“There was once an old quiltmaker who kept a house in the misty mountains up high. Not even the oldest great-grandfather could recall a time when she wasn’t sewing away day after day. It was said she made the prettiest quilts anyone had ever seen. Many people would climb the mountain, pockets full of money, hoping to buy one of her beautiful quilts. But the woman would not sell them. She told all who came begging, “I give my quilts to those who are poor or homeless.” On cold nights she would climb down the mountain into the villages, walk down the streets to look for those who needed warmth. She would then wrap them up in a freshly made quilt and go on her way. At this same time there also lived a very powerful and very greedy king, who loved nothing more than receiving presents. But, the hundreds of gifts he got for Christmas and his birthday were never enough. So, he passed a law declaring his birthday be celebrated twice a year and in addition had had solders search the kingdom for those who had not yet given him a present. Over the years he came to own all the prettiest things in the world and, yet he never smiled. One day a soldier came in proclaiming the news of the recently found quiltmaker. He explained that she only made them for the poor, but the king wouldn’t have it. He went demanding a quilt be made just for him. Instead of giving him a quilt, the maker made him a deal. “Make presents of everything you own,” she said. “and then, I’ll make a quilt for you. With each gift you give, I will sew on another square, and when all your things are gone, you can take your quilt.” The king was angry by her comments and chained her up in a bear’s den as punishment for not giving him what he wanted. But when morning came he felt guilty for what he had done and sent soldiers to save her. To their surprise they found the old quiltmaker and the bear eating breakfast. She had made the bear a pillow to sleep on, and because of his gratitude, he broke her free. This made the king even more angry. He then put her on a tiny island, barley big enough for her to stand on, and once again, asked for a quilt. She refused so he went on his way. Morning came, and he again felt guilty, so he got on his boat and went to save her. This time she was sitting safely on a branch, sewing tiny coats for all the sparrows who had lifted her off the island. The king moaned, “What must I do for you to give me a quilt??” She replied the same… “Give away all your things.” After realizing his many beautiful things didn’t bring him happiness, he slowly began to give them all away. He gave coats, horses, elegant paintings, musical bands, and even his waltzing Siamese cats. But not until he saw the happiness on the poor people’s faces did he recognize the joy of giving. Meanwhile, the quiltmaker kept her word. With each gift she added another piece to his quilt. The king continued to give. Once everyone in the villages had something from him, he went out into the world, trading his treasures for smiles. Many years went by. Finally, the king had given all he had, and his quilt was complete. When the old quiltmaker found him, his clothes were torn, his toes poked through the tops of his shoes, but his eyes glistened with joy. She wrapped it around him, reminding him of the promise she made long ago. “But I am not poor!” The king said. “I may look poor, but my heart is full. I am the richest man I now.” With that, he gave away his last treasure, the one thing he saved just for her: his throne. For the rest of his life he walked among the poor, helping the quiltmaker find those in need, never happier than when he was giving something away.”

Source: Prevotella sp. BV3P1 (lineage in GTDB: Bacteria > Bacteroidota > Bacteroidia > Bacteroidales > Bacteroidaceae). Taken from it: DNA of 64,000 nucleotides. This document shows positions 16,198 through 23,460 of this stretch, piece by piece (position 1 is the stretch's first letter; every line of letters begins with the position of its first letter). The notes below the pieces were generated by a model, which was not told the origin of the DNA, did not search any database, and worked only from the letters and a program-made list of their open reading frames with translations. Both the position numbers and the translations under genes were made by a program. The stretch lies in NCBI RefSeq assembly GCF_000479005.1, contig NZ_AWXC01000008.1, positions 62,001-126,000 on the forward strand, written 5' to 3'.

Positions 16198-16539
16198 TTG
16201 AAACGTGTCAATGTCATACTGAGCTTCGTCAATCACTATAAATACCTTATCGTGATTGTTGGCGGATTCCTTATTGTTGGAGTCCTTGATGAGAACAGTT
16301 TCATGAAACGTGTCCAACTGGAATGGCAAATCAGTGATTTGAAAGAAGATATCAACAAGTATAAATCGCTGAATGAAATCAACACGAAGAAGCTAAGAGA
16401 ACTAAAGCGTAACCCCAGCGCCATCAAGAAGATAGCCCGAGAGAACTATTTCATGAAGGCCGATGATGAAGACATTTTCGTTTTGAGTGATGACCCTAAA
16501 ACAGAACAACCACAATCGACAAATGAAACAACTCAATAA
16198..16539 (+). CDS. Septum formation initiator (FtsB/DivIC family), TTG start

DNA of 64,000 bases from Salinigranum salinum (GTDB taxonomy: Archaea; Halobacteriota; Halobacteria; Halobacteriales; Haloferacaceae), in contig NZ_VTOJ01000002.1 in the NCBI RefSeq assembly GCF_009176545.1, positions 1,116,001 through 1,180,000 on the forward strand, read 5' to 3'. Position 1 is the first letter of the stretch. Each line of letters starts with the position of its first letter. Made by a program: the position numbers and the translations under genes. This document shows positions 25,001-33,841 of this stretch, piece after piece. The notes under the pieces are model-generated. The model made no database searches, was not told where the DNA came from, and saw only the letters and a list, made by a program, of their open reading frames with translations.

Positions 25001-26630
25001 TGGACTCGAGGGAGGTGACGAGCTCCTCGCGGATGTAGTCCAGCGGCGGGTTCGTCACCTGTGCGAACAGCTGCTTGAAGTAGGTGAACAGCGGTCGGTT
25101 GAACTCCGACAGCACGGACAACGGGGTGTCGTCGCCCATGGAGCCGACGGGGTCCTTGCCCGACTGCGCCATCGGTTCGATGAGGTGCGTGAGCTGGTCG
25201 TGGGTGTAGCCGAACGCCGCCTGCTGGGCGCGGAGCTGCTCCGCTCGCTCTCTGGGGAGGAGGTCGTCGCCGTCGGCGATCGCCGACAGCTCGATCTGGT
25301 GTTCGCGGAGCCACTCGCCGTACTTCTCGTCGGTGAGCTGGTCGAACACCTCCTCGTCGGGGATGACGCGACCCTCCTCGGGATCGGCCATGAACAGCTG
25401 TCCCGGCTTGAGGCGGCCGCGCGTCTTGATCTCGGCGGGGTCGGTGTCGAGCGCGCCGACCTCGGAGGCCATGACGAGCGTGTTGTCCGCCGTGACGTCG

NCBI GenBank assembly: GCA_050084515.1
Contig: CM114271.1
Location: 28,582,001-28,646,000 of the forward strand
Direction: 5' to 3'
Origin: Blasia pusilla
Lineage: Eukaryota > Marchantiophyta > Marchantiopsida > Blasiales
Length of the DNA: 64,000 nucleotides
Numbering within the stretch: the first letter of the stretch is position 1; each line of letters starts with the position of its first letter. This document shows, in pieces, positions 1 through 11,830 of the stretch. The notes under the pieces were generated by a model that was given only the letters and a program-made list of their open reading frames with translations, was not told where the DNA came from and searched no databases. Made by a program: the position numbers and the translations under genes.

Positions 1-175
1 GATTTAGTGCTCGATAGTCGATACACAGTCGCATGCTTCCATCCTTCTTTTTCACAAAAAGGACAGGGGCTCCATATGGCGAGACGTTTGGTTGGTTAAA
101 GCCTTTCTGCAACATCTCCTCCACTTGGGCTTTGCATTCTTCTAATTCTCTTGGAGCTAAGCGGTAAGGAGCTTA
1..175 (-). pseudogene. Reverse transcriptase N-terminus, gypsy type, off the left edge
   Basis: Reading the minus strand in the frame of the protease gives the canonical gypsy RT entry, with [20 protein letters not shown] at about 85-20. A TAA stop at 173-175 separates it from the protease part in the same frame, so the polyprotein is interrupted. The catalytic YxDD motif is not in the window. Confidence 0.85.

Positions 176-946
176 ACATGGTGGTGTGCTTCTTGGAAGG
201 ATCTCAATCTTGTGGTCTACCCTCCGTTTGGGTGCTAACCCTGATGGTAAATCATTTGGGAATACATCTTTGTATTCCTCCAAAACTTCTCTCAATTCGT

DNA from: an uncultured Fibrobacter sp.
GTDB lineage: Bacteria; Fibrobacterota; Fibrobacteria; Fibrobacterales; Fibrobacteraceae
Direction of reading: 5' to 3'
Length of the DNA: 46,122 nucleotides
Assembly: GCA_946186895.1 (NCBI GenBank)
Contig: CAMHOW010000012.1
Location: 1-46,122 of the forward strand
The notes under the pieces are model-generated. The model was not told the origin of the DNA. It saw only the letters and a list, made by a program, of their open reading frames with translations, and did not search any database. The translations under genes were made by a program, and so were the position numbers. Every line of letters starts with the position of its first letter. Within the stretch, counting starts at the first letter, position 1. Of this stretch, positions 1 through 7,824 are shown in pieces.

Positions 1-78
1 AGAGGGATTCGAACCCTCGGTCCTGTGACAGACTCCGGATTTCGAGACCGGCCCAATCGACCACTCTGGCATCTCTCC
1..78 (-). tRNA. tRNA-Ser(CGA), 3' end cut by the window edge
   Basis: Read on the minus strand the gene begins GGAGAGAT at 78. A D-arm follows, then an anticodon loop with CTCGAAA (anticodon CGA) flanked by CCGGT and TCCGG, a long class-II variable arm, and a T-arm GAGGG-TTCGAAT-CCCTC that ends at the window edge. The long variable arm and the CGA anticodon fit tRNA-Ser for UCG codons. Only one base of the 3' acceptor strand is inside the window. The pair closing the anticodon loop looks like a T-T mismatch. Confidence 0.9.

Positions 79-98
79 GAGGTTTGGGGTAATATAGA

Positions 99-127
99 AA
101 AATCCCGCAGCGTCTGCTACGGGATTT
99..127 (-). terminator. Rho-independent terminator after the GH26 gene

Just like the king discovered, true happiness comes from losing yourself and giving to others. And just like the quiltmaker showed us, greater blessings always come to those who give. As we give unto others, we give unto God, and as we give unto God, He raises us to higher ground, enabling our souls to be more like His. Matthew 25: 34-40 reads “34 Then shall the King say unto them on his right hand, Come, ye blessed of my Father, inherit the kingdom prepared for you from the foundation of the world: 35 For I was an hungered, and ye gave me meat: I was thirsty, and ye gave me drink: I was a stranger, and ye took me in: 36 Naked, and ye clothed me: I was sick, and ye visited me: I was in prison, and ye came unto me. 37 Then shall the righteous answer him, saying, Lord, when saw we thee an hungered, and fed thee? or thirsty, and gave thee drink? 38 When saw we thee a stranger, and took thee in? or naked, and clothed thee? 39 Or when saw we thee sick, or in prison, and came unto thee? 40 And the King shall answer and say unto them, Verily I say unto you, inasmuch as ye have done it unto one of the least of these my brethren, ye have done it unto me.” Simply, when we serve others, we serve God, and just like the quiltmaker, we inherit a throne.

Jesus was the most perfect example of serving our Father in Heaven through others. He served with love. In the story of the adulterous woman, Jesus, without judgment, without hate, gave of his love and forgiveness, instead of casting stones. Each of us, at one point or another, are both the adulterous woman and the stonecasts. We judge, and we sin. But do we have it in us to step aside from the world and become Jesus, willing to lovingly forgive?

Brothers and sisters, I ask you to ponder…
• Is Zion in your heart?
• Do you dwell in Enoch or Gomorrah?
• Do you silently serve like those boys, not knowing the lot of someone’s life?
• Are you like the quiltmaker, who goes to work and takes care?
• Or are you like the King who takes and points out all the negativity? And if you are like the king… will you change like the king did?

When we clean out the chaos and judgment, the selfishness and pride, and we start to love each other in spite of our differences, we become one heart, unified with God. I believe that this principle of charity is what keeps us going from day to day. It’s what makes us better people. As we choose to unite ourselves with the only begotten, we become his hands. As we selflessly serve and give to others we experience His joy. As we love and forgive without judgment or anx, we become a light. And as we elevate our lives and humble our hearts, we will see miracles, we will feel joy, and we will be one with Him.

Brothers and sisters, I love this gospel. I know that it is true. I know that we have a very real, very loving Father in Heaven who wants nothing more than for us to succeed because I have felt His hands in my daily life. He is 100% aware of each one of us and He loves us so much. He sent His son, Jesus Christ, to walk among us so that we could better understand His gospel because of His great example. I know that He is my redeemer. He lives. He watches over us in time of need and in time of joy. I know that He and the Father appeared to a young 14-year-old Joseph Smith to restore the gospel to the earth. Because of that amazing event, we have the Book or Mormon, a book that if we diligently study we will come to know our Savior, or Heavenly Parents, and our true selves as children of God. As I said before I love this gospel and I truly cannot wait to share it with the beautiful people of Lima, Peru.




0 comments


« Back

Coming Events

Peru Lima Central Mission
Local
Peru

Length of Service

100 %

Days in Mission Field

1
Years
5
Months
30
Days